The advantage of the Government's policy—that is, fees supported by income-contingent loans—is that the graduate still pays through the tax system, but that the universities are much more masters of their destiny, with an independent source of revenue. I very much agree with the hon. Member for Wantage (Mr. Jackson), who
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intervened earlier to say how the great American institutions get money in and sustain their income. We have a good deal to learn in that respect.

Mr. Robert Jackson: The hon. Member for Harrogate and Knaresborough (Mr. Willis) seemed to think that only private institutions in America took that approach, but that is not so. Berkeley college is a state university, but it has a bigger endowment than Oxford university.

Dr. Howells: I know little about these matters at present, and the hon. Gentleman knows much more than I, but I am very interested in the courses offering general access to university that are going on in and around Berkeley. They seem to be growing as a consequence of at least some of that income being sustained, and at a high enough level to allow experiments with other forms of higher education. Perhaps we will have time in this afternoon's debate to touch on what we call foundation degrees and work-based degrees. We have a good deal to learn from the Americans about that as well.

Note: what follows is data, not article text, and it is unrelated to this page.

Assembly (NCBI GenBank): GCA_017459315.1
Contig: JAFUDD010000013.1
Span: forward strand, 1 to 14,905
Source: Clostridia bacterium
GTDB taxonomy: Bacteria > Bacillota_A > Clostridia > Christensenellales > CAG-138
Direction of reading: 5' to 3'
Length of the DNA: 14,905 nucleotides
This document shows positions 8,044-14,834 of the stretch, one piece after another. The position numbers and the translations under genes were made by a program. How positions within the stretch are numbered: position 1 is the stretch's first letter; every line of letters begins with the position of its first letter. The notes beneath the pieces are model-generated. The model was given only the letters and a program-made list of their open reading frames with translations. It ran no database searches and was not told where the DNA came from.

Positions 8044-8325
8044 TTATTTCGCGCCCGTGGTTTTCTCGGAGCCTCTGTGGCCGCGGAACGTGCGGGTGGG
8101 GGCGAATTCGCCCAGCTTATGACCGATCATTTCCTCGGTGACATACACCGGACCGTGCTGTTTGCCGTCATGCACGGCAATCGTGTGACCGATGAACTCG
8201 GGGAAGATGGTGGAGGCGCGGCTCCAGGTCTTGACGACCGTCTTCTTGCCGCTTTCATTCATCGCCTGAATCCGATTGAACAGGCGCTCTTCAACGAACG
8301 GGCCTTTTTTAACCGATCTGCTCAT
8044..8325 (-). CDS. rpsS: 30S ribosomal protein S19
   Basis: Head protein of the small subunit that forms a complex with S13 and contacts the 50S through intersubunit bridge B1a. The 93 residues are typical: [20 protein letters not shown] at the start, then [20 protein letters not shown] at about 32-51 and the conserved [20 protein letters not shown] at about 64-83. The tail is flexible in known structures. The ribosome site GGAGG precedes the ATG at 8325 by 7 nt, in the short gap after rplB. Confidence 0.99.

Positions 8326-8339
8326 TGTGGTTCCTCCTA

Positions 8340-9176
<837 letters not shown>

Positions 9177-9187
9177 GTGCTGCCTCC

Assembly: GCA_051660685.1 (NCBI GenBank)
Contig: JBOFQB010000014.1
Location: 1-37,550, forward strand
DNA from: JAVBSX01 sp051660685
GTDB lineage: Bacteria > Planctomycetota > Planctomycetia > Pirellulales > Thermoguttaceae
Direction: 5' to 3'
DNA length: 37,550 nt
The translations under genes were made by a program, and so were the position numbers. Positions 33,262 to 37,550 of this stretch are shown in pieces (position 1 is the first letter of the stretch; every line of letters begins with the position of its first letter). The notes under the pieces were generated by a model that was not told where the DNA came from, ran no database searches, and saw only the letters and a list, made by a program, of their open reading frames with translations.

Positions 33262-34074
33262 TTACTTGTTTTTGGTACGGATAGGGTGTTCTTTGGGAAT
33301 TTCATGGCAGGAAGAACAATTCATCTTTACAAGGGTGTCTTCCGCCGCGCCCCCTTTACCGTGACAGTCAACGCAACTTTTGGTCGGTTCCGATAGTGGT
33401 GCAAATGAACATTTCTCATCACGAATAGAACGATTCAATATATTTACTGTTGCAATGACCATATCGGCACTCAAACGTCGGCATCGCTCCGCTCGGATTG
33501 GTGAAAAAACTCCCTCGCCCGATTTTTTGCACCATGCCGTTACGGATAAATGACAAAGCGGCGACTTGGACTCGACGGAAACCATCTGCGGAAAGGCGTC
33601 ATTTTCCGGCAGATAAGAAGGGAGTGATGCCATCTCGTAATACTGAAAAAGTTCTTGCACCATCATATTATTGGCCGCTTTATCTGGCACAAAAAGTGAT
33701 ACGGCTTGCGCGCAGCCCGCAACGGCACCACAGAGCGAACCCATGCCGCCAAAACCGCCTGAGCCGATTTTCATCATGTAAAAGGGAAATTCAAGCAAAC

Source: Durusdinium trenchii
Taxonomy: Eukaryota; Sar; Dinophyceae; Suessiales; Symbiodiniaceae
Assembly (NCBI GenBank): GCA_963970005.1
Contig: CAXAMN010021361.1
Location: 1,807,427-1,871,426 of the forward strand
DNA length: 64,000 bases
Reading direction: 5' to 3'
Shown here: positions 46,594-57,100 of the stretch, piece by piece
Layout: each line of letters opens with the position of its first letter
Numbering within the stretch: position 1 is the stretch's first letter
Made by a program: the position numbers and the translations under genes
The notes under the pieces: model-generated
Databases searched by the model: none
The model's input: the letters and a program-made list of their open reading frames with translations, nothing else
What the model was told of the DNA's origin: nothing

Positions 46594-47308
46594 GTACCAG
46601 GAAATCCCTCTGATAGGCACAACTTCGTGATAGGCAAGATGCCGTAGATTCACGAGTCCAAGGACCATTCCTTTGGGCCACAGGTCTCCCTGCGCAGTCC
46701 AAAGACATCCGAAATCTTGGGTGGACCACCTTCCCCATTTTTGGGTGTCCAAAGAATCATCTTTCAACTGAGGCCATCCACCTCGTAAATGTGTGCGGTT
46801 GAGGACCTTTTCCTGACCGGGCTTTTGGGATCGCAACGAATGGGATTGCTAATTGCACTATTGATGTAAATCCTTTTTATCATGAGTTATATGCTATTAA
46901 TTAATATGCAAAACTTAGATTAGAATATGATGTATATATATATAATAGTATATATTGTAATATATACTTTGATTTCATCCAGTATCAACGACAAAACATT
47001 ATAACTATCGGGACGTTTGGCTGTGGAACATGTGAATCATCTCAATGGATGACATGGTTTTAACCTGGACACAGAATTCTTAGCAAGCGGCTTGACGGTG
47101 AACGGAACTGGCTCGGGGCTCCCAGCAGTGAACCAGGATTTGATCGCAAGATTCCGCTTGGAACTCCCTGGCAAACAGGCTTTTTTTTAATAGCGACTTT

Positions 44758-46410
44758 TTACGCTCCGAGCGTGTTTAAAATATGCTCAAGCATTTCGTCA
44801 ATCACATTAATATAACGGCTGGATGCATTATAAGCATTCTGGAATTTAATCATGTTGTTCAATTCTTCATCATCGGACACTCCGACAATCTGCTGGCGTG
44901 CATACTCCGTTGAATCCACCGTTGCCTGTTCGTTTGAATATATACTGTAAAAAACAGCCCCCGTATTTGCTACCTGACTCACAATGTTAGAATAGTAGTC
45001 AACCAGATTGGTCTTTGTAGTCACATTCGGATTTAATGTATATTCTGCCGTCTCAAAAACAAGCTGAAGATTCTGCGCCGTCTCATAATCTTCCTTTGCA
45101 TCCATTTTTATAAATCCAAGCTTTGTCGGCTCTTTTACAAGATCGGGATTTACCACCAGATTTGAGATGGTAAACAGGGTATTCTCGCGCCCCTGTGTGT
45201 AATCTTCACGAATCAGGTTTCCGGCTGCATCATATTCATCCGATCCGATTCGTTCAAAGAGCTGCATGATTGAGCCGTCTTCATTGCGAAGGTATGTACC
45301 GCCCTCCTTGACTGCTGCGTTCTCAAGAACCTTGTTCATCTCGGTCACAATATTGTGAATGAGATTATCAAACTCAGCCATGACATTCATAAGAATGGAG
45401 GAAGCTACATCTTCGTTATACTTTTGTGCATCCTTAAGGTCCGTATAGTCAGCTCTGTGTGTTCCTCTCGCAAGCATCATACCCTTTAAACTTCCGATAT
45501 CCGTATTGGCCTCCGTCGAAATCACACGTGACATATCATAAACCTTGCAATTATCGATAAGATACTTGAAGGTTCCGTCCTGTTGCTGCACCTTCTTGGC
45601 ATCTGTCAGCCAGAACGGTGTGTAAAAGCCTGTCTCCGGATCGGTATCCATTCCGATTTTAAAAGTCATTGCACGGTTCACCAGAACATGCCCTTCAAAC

Another aspect of the Liberal Democrats' policy needs to be examined. Under their proposals as I understand them—I am sure that the hon. Member for Harrogate and Knaresborough will correct me if I am wrong—students would study at home for their first two years.

Mr. Willis indicated dissent.